During the course of a game, some situations are more tense and suspenseful than others. For instance, we know that a one-run lead in the bottom of the ninth inning is more suspenseful than a one-run lead in the top of the third inning. Batting with two runners on and two outs in the eighth inning is filled with more pressure than batting in the same situation in the second inning. Leverage Index (LI) is merely an attempt to quantify this pressure so we can determine if a player has been used primarily in high-leverage or low-leverage situations.
There are many different iterations of LI, including:
pLI: A player’s average LI for all game events.
phLI: A batter’s average LI in only pinch hit events.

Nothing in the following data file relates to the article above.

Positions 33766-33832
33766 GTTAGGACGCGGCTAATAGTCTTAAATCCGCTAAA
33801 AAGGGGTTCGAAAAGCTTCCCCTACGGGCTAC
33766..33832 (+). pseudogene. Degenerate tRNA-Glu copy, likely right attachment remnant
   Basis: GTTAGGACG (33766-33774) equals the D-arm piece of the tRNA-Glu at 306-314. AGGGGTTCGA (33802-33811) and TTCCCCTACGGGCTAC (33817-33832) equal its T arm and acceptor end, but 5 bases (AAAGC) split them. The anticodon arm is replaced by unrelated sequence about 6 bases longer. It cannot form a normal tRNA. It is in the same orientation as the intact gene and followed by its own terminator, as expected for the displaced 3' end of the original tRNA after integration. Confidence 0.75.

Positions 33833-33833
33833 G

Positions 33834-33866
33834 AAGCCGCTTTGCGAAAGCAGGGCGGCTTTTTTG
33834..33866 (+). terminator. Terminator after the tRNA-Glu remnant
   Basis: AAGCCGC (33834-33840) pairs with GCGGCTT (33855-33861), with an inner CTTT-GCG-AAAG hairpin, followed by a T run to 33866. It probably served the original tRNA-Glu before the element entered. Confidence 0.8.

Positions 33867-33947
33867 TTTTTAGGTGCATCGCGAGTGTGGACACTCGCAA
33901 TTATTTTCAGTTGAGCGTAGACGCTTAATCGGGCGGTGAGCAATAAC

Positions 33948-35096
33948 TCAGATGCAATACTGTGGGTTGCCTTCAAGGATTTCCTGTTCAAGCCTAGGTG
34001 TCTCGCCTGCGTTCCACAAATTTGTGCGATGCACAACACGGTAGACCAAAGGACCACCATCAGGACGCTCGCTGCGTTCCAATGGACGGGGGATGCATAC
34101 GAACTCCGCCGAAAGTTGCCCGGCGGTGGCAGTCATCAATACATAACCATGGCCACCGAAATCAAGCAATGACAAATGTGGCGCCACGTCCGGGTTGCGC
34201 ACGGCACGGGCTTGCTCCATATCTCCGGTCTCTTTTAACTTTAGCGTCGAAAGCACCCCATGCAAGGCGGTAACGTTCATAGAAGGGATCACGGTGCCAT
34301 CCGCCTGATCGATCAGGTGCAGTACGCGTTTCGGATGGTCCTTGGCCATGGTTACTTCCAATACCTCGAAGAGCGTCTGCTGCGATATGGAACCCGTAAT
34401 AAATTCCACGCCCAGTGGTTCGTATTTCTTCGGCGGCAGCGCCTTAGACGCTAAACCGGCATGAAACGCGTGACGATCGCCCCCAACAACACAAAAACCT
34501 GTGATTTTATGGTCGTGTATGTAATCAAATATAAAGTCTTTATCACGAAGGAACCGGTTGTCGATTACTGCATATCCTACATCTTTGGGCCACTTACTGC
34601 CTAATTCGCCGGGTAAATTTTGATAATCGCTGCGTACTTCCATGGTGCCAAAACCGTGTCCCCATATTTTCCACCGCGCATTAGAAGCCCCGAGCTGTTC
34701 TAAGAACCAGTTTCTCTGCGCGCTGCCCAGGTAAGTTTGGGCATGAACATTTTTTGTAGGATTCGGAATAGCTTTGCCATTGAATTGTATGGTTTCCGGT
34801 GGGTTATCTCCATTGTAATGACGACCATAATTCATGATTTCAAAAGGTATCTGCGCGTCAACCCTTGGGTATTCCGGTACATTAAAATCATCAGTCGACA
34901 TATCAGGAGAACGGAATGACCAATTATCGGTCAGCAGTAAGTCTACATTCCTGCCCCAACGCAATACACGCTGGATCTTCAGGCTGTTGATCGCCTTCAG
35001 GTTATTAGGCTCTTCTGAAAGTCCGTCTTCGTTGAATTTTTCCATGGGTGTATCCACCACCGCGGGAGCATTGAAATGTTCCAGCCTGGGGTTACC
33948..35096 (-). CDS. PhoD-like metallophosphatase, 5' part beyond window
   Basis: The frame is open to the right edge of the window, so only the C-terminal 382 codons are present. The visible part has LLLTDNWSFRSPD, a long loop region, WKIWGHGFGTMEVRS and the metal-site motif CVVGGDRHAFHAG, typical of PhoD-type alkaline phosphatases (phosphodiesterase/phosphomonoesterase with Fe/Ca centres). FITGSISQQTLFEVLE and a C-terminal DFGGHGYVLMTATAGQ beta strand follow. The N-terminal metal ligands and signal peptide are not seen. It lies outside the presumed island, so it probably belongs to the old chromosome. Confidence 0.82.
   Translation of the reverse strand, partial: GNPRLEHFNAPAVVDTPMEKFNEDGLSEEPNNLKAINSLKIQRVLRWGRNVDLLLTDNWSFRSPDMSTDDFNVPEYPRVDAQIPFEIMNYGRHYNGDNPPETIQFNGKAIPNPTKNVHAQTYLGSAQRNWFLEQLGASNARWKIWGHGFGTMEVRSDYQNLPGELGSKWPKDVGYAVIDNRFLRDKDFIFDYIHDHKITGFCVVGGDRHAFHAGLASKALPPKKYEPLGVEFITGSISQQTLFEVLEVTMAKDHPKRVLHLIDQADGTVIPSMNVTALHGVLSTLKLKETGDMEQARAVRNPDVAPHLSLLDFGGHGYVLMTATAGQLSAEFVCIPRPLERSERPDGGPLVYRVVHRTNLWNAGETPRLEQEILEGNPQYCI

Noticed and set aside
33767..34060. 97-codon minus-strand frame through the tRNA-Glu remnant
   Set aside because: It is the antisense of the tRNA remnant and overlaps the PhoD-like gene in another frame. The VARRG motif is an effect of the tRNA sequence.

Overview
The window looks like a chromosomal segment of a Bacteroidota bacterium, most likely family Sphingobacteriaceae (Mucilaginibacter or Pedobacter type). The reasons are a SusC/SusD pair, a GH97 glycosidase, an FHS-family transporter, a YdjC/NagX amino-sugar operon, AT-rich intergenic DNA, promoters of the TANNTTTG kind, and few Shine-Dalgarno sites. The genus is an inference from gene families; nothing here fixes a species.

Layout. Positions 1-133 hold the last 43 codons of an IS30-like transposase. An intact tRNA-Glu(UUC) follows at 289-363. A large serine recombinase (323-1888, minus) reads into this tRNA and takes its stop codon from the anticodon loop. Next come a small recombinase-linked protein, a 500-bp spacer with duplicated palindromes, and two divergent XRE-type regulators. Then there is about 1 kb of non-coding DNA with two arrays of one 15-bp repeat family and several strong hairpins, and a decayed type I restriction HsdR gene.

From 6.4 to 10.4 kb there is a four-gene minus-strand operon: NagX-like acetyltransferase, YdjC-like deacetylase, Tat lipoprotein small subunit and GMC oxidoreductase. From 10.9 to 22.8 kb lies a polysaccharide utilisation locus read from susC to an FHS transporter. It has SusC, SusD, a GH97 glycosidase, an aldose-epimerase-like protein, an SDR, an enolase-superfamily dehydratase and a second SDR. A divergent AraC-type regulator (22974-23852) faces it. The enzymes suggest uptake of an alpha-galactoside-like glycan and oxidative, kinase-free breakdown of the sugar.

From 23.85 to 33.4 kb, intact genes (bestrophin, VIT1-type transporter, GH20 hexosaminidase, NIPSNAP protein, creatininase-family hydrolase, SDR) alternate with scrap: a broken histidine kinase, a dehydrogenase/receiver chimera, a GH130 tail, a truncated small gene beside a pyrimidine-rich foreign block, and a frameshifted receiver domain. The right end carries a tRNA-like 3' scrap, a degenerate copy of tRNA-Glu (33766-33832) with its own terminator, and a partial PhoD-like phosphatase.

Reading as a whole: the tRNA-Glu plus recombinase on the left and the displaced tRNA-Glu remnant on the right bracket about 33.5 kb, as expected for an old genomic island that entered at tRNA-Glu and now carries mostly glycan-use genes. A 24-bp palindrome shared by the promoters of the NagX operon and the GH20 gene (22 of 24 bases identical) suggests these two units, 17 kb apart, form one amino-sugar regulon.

gmLI: A pitcher’s average LI when he enters the game.
inLI: A pitcher’s average LI at the start of each inning.
exLI: A pitcher’s average LI when exiting the game.
An average (or neutral) LI is 1. High leverage is 1.5 and above, and low leverage is below 1. 10% of all real game situations have a LI greater than 2, while 60% have a LI less than 1.
Things to Remember:
● Leverage Index depends on the inning, score, outs, and number of runners on base.
● If you go to a player’s “Splits” section his FanGraphs player page, you can find how the player performed in low, medium, and high leverage situations. While some players may have performed well in high-leverage situations compared to their average performance, that does not necessarily mean they will continue to produce that way in the future. “Clutch hitting” is generally the result of small sample sizes and random variation. A player shown to be very clutch one season does not necessarily mean that he will be very clutch in the next.
Links for Further Reading: